Real Estate Reporter

The speed of housing


On Oct. 11, Mayor London Breed created a new position, the director of housing delivery, to speed up the permitting time for new housing. The director will manage a housing delivery team to meet Breed’s goal of cutting in half the permitting time after Planning Commission approval.

“We are in desperate need of new housing, but our current permitting process is too slow as projects are bounced back and forth between city departments instead of moving forward,” said Mayor Breed. “Once the Planning Commission approves these projects, the city must move more quickly to get these housing units permitted so we can create more homes for people.” She said the new director’s “sole job” will be to work with other departments to streamline the permitting process and get housing built quickly. Some of that streamlining could come in the form of digitizing certain processes so multiple city departments can review an application at the same time rather than serially.

Doug Shoemaker, president of affordable housing developer Mercy Housing California, said “Too often, projects can get entangled in conflicts that delay housing that we need right now, and these changes will help projects like ours avoid problems and get directly into the hands of working families.”

Shoemaker’s comment echoes the sentiments of housing developers surveyed in “Perspectives: Practitioners Weigh in on Drivers of Rising Housing Construction Costs in San Francisco,” a report released by UC Berkeley’s Terner Center in January 2018. That report concluded that the city’s lengthy and complex planning process wasn’t the only thing driving up the cost of housing development, but it was a major one. “The most significant and pointless factor driving up construction costs was the length of time it takes for a project to get through the city permitting and development processes,” the report said. It noted that those surveyed “acknowledged that city agencies — such as the planning department — have been chronically understaffed (leading to capacity constraints), they also highlighted significant process hurdles that contribute little to public welfare, but that nevertheless drive up the costs of development.”

The lack of coordination between agencies was highlighted in the report, and Breed’s new director will be in the hot seat to change that.

The Terner report said that unlike cost factors “that promote public benefits (such as energy conservation), permitting and processing delays, or even small design changes, rarely improve the overall project or its benefits to residents.” It quoted one participant as saying, “We may not be able to do anything about the cost of concrete, but when every person in the city feels empowered to make small changes in the middle of development, it creates time delays that impose not only construction costs . . . but also the cost of money, the cost of people’s time, the architects that need to redesign the plans.”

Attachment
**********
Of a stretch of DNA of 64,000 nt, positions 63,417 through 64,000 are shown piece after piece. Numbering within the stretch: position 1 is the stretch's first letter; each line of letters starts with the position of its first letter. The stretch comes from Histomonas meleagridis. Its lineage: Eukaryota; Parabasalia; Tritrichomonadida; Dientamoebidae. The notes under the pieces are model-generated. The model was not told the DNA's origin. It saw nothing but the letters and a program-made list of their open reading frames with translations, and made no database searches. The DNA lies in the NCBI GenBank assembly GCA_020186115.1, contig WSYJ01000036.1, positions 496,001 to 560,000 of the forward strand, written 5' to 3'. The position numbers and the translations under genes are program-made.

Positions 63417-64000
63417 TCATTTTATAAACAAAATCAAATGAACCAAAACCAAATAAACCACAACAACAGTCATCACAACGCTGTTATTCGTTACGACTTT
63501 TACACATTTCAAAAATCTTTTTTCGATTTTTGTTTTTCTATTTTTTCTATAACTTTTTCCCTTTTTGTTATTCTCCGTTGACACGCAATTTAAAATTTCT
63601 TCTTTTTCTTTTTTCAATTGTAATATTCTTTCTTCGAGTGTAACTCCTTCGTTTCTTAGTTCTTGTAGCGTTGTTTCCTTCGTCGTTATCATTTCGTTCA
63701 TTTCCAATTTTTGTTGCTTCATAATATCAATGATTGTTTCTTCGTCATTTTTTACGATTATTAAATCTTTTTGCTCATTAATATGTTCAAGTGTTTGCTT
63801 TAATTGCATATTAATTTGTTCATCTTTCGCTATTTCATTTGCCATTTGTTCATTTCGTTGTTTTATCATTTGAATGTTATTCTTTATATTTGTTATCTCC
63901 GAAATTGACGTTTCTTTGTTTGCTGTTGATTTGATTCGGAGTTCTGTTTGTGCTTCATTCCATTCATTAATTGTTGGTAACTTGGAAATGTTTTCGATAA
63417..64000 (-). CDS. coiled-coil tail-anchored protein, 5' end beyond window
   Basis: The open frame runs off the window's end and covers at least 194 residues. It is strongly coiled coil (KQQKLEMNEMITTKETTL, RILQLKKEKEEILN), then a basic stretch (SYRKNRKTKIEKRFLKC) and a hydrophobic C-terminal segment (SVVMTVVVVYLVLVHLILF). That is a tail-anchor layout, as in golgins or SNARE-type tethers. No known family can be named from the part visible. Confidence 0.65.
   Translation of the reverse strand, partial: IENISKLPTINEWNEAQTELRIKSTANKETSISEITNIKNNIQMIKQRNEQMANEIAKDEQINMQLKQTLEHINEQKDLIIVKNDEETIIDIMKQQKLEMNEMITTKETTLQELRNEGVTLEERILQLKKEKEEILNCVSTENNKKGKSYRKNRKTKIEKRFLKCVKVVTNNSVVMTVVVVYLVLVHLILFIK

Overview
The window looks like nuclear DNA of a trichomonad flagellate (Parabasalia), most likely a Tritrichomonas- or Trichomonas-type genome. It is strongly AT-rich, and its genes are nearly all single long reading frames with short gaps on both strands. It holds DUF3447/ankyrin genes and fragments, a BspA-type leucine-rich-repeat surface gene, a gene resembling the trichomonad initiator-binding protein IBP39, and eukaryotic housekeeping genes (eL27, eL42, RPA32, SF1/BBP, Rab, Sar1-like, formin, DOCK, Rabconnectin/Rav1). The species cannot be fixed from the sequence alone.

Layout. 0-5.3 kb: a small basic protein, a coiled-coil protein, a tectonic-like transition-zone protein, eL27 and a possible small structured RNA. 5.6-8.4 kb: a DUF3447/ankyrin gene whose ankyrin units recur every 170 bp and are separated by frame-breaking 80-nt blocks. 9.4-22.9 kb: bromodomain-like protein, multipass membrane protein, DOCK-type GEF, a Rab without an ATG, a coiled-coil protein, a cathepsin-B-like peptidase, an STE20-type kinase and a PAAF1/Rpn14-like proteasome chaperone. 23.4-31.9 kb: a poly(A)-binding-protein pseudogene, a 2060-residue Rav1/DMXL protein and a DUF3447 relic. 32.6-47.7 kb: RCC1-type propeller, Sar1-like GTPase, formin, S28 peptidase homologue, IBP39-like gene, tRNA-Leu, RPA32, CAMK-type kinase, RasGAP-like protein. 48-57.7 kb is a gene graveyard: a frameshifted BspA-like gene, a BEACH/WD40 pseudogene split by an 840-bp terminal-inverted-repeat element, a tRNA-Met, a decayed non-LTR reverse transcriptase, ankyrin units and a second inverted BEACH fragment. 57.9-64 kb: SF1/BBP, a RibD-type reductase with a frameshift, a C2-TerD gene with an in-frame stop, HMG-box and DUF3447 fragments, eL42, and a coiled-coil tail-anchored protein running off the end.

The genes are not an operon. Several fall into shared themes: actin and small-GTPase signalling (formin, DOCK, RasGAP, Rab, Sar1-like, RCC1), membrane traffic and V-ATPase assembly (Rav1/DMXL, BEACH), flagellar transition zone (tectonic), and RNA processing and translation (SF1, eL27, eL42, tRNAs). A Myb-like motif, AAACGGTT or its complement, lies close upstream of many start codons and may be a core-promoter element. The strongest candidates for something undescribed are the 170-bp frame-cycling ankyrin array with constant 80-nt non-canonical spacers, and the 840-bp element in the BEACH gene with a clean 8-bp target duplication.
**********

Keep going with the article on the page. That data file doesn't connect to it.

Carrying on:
Will Breed’s new position change things, or will the new person just be one more layer of bureaucracy? We’ll all find out.


In San Francisco, $1,349,400 was the median price of a home in August, according to a Zillow market report on the city. That was up .1 percent from the previous month, and up 7 percent from the previous year. Compare that to Oakland’s $746,100 median price (with similar monthly and annual increases) or San Jose’s $1,104,100 median price, which was a 15.2 percent increase from a year earlier.

Zillow expects home values in San Francisco to rise faster than the national rate over the next 12 months, increasing 7.3 percent versus a national 6.4 percent boost.


Few will be surprised that many Marina Times readers live in the city’s most expensive housing area. The area including Pacific Heights, Presidio Heights, Cow Hollow, and the Marina is home to the most expensive homes, according to a new market report from Compass.


“If you want to understand San Francisco’s self-inflicted housing crisis, look no further than the city’s very first zoning law, commonly known as the Cubic Air Ordinance, which set a disturbing standard for the city’s eventual missteps. Proposed in 1870, during a time of rampant real-estate speculation in a boomtown renowned for its lawlessness, the new law required boarding houses to offer a minimum amount of space per tenant. Officials claimed this would promote safer housing and improve residents’ quality of life, a noble cause for government intervention. But the law’s true purpose — to criminalize Chinese renters and landlords so their jobs and living space could be reclaimed for San Francisco’s white residents — set an ominous precedent. [The law] laid the groundwork for 150 years of exclusionary zoning or land-use policy designed to protect the status quo, rather than responsibly manage growth. Often fueled by racism and greed, the dark history of San Francisco urban planning is a story that’s still being told, its latest chapter being the city’s current housing crisis.”

—Hunter Oatman-Stanford, Collectors Weekly



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